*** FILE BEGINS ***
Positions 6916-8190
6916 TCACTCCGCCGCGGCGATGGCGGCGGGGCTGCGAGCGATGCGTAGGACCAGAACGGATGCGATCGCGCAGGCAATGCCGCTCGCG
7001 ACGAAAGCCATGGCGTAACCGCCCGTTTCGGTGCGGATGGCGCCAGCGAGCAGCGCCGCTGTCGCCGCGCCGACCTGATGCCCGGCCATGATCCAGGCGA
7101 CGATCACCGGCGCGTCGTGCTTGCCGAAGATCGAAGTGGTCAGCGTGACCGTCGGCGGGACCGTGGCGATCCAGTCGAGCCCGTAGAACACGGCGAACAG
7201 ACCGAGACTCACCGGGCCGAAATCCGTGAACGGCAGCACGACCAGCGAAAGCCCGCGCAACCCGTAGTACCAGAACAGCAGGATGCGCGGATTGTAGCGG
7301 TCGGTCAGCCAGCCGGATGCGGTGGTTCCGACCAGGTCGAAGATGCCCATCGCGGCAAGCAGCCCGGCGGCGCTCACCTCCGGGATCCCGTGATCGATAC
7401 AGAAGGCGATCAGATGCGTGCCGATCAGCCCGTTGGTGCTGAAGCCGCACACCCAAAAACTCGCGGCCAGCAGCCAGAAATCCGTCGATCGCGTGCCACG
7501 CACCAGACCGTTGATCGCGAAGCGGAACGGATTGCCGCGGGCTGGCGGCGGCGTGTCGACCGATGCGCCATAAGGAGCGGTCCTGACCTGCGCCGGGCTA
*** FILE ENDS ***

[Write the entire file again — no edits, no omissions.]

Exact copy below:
Positions 6916-8190
6916 TCACTCCGCCGCGGCGATGGCGGCGGGGCTGCGAGCGATGCGTAGGACCAGAACGGATGCGATCGCGCAGGCAATGCCGCTCGCG
7001 ACGAAAGCCATGGCGTAACCGCCCGTTTCGGTGCGGATGGCGCCAGCGAGCAGCGCCGCTGTCGCCGCGCCGACCTGATGCCCGGCCATGATCCAGGCGA
7101 CGATCACCGGCGCGTCGTGCTTGCCGAAGATCGAAGTGGTCAGCGTGACCGTCGGCGGGACCGTGGCGATCCAGTCGAGCCCGTAGAACACGGCGAACAG
7201 ACCGAGACTCACCGGGCCGAAATCCGTGAACGGCAGCACGACCAGCGAAAGCCCGCGCAACCCGTAGTACCAGAACAGCAGGATGCGCGGATTGTAGCGG
7301 TCGGTCAGCCAGCCGGATGCGGTGGTTCCGACCAGGTCGAAGATGCCCATCGCGGCAAGCAGCCCGGCGGCGCTCACCTCCGGGATCCCGTGATCGATAC
7401 AGAAGGCGATCAGATGCGTGCCGATCAGCCCGTTGGTGCTGAAGCCGCACACCCAAAAACTCGCGGCCAGCAGCCAGAAATCCGTCGATCGCGTGCCACG
7501 CACCAGACCGTTGATCGCGAAGCGGAACGGATTGCCGCGGGCTGGCGGCGGCGTGTCGACCGATGCGCCATAAGGAGCGGTCCTGACCTGCGCCGGGCTA